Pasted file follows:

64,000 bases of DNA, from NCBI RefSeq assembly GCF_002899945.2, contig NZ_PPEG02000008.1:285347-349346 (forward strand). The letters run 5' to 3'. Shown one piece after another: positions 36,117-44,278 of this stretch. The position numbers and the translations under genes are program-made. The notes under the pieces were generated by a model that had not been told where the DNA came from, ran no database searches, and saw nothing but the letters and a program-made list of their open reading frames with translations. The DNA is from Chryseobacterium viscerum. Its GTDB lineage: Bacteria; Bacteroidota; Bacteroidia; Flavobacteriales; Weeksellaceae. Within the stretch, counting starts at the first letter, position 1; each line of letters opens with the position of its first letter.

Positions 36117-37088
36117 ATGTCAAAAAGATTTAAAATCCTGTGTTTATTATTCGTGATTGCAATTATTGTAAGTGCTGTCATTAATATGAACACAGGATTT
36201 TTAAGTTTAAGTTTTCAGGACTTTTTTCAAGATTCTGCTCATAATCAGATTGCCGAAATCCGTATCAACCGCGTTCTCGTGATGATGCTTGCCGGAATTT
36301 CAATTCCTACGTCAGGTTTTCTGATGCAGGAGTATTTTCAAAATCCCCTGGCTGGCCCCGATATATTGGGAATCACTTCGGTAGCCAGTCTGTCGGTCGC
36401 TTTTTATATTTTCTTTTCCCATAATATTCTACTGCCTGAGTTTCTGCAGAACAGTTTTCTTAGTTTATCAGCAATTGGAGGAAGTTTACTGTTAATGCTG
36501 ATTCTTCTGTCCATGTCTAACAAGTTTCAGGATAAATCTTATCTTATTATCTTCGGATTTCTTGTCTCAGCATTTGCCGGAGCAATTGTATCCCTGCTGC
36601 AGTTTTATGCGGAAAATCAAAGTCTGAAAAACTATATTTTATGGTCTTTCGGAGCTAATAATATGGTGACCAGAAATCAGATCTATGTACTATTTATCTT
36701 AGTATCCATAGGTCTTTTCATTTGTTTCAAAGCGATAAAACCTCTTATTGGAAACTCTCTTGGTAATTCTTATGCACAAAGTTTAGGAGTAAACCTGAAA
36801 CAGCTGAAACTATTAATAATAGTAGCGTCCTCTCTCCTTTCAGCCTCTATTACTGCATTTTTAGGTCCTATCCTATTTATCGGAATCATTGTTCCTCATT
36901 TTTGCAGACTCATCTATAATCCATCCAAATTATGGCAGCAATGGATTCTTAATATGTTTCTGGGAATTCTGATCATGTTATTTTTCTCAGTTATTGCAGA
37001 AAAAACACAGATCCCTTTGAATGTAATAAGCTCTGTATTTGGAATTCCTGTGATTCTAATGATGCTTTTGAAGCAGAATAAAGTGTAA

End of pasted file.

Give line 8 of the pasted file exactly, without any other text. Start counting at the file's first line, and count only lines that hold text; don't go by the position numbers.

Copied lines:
36601 AGTTTTATGCGGAAAATCAAAGTCTGAAAAACTATATTTTATGGTCTTTCGGAGCTAATAATATGGTGACCAGAAATCAGATCTATGTACTATTTATCTT